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Infusing a Little CLASS Trickery Into Your Trainings

21 Mar 2017 by Emily Doyle

A couple weeks ago, I had the pleasure of speaking with MMCI Instructor, coach, and all-around CLASS superstar, Jane Franco

During our conversation, we discussed a story she shared with the MMCI Instructor Community about how she tricked a group of disengaged teachers into getting a real-world lesson on Productivity. 

I should clarify. Tricked is probably the wrong word to use; after speaking with Jane, I know that she has the very best of intentions in working with her teachers. But she is also unabashedly passionate about finding new ways to “get them all in."

Let me set the stage.

Jane and her co-instructor, Dawn, were responsible for juggling two simultaneous MMCI groups—no easy task. One of their biggest challenges was engaging teachers in CLASS-based trainings after working long hours in the classroom. One group in particular met once a month on Monday nights, an especially difficult time frame for generating enthusiasm. Some of them simply “didn’t want to be there.” Something had to change.

So Jane tried something new.

As she was preparing for her next MMCI training session, she had a brilliant idea and shared it with her MMCI Instructor Community. Her fellow instructors loved it and encouraged her to try it out. Here is what she did:

Right before introducing the Productivity dimension, she began shuffling papers and looking for lost notes. When she didn’t find them, she told her teachers she’d left her notes in another room and left for several minutes. (Hint: she didn’t really lose her notes!) She stayed outside for about two minutes and overheard participants muttering under their breath.

When she finally returned, her participants saw she didn’t have anything in her hand, and wondered how she could be so disorganized.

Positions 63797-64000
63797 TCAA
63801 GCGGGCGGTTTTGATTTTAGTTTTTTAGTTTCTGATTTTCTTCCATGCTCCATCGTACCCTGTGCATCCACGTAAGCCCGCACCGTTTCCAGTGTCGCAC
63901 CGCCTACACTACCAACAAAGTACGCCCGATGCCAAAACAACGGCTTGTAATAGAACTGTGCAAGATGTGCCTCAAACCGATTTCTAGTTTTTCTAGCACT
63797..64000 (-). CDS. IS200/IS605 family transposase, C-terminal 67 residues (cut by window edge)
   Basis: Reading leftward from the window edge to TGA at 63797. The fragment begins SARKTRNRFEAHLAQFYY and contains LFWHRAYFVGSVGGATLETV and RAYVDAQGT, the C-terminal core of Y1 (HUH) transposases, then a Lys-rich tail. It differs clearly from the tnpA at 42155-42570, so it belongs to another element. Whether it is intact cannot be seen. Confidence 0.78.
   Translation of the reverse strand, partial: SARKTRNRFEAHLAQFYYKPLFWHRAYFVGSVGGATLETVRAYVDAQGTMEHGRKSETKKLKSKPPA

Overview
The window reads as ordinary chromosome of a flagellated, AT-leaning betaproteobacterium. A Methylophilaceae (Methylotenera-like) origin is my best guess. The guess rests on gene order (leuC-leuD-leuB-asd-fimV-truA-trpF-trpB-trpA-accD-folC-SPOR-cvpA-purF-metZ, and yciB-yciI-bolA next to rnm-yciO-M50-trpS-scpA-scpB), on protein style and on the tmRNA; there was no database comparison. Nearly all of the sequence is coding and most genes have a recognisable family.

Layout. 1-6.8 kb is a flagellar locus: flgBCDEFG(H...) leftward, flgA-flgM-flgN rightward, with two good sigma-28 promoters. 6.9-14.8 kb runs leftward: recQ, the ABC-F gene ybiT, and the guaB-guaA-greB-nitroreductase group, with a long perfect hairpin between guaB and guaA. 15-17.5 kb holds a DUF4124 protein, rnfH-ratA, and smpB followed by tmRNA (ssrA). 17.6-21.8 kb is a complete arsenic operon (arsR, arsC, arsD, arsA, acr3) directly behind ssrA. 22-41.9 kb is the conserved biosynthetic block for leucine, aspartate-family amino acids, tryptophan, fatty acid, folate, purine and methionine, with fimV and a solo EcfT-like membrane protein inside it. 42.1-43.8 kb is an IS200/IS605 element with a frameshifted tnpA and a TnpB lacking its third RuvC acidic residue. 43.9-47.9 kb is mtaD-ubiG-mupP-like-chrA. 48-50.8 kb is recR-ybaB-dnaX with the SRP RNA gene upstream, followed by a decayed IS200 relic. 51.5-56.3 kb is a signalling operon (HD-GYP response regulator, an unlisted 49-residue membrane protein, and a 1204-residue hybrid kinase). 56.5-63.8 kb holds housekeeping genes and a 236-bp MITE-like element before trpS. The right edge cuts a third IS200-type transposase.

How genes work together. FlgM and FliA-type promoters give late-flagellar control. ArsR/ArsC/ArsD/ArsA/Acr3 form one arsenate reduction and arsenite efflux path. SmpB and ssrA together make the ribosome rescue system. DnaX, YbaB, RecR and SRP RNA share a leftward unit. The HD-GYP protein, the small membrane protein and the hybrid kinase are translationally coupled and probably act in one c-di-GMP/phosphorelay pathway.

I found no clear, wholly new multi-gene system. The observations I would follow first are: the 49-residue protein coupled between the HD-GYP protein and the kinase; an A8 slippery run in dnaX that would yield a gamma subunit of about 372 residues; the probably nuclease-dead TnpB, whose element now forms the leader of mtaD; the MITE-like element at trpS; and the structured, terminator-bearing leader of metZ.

This is when she revealed her trick.

She looked at everybody and asked, “What did this disruption do to the flow of our class?” Some noted that they lost focus; others mumbled frustrations their breath. It only took a few more moments until then they started to get it, exclaiming: “This is a setup!” And it was. Jane explained, “If I come in unprepared, without a plan, making you wait around—then I am wasting your time. It’s no different for your students when you indulge in a distraction or forget to prepare materials. When Productivity goes down, it means they lose precious learning time.” They got it. One teacher giggled and even said, “In a way, even though we were waiting, you were maximizing our learning time, because you were teaching us a lesson.”

It was simple but effective. 

When I spoke to Jane about how it went, she described the success of her experiment—it woke up the teachers, got them engaged, and created a memorable experience. Plus, it only took a couple minutes (time is precious during these trainings!). Jane also reiterated a good point: what works with one group may not work in another. However, the only way to know is to get creative and test things out.

By the way, Jane did try out her experiment with her second MMCI cohort and they also responded positively ... and will probably never forget what the Productivity dimension is all about! 

If you like the idea of joining an online group and swapping stories and strategies with people like Jane, then you should consider joining the brand new CLASS Community. It contains CLASS experts, newbies, and everyone in-between—the only prerequisite is an interest in improving classroom interactions.

Introducing the CLASS Learning Community